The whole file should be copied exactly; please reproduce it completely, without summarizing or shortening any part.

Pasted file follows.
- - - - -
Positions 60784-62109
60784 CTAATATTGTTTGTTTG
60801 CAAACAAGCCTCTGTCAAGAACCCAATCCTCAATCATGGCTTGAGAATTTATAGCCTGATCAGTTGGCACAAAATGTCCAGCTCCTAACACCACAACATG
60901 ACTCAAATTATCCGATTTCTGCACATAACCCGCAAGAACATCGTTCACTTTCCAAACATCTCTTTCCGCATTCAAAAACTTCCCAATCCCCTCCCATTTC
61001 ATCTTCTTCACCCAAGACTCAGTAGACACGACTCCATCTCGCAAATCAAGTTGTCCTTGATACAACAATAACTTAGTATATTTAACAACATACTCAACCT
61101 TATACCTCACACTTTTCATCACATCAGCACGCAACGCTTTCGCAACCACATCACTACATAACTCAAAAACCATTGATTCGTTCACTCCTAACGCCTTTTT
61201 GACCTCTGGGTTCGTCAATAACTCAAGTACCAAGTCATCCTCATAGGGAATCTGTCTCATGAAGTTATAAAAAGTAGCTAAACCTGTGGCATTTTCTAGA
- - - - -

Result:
Positions 60784-62109
60784 CTAATATTGTTTGTTTG
60801 CAAACAAGCCTCTGTCAAGAACCCAATCCTCAATCATGGCTTGAGAATTTATAGCCTGATCAGTTGGCACAAAATGTCCAGCTCCTAACACCACAACATG
60901 ACTCAAATTATCCGATTTCTGCACATAACCCGCAAGAACATCGTTCACTTTCCAAACATCTCTTTCCGCATTCAAAAACTTCCCAATCCCCTCCCATTTC
61001 ATCTTCTTCACCCAAGACTCAGTAGACACGACTCCATCTCGCAAATCAAGTTGTCCTTGATACAACAATAACTTAGTATATTTAACAACATACTCAACCT
61101 TATACCTCACACTTTTCATCACATCAGCACGCAACGCTTTCGCAACCACATCACTACATAACTCAAAAACCATTGATTCGTTCACTCCTAACGCCTTTTT
61201 GACCTCTGGGTTCGTCAATAACTCAAGTACCAAGTCATCCTCATAGGGAATCTGTCTCATGAAGTTATAAAAAGTAGCTAAACCTGTGGCATTTTCTAGA